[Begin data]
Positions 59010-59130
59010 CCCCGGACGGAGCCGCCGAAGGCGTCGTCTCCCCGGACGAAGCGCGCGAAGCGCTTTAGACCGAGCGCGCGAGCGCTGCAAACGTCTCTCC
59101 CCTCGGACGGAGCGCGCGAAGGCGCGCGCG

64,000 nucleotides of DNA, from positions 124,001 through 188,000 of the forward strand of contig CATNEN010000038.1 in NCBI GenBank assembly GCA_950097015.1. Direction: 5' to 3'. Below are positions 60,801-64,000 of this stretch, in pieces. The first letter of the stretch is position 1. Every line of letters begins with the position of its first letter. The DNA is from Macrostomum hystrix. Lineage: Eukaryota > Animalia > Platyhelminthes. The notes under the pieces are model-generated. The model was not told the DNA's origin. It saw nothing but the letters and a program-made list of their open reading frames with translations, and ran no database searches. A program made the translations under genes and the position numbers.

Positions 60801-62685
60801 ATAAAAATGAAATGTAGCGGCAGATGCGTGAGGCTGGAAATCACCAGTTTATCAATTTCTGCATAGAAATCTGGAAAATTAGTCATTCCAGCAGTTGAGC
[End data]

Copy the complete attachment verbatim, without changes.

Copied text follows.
Positions 59010-59130
59010 CCCCGGACGGAGCCGCCGAAGGCGTCGTCTCCCCGGACGAAGCGCGCGAAGCGCTTTAGACCGAGCGCGCGAGCGCTGCAAACGTCTCTCC
59101 CCTCGGACGGAGCGCGCGAAGGCGCGCGCG

64,000 nucleotides of DNA, from positions 124,001 through 188,000 of the forward strand of contig CATNEN010000038.1 in NCBI GenBank assembly GCA_950097015.1. Direction: 5' to 3'. Below are positions 60,801-64,000 of this stretch, in pieces. The first letter of the stretch is position 1. Every line of letters begins with the position of its first letter. The DNA is from Macrostomum hystrix. Lineage: Eukaryota > Animalia > Platyhelminthes. The notes under the pieces are model-generated. The model was not told the DNA's origin. It saw nothing but the letters and a program-made list of their open reading frames with translations, and ran no database searches. A program made the translations under genes and the position numbers.

Positions 60801-62685
60801 ATAAAAATGAAATGTAGCGGCAGATGCGTGAGGCTGGAAATCACCAGTTTATCAATTTCTGCATAGAAATCTGGAAAATTAGTCATTCCAGCAGTTGAGC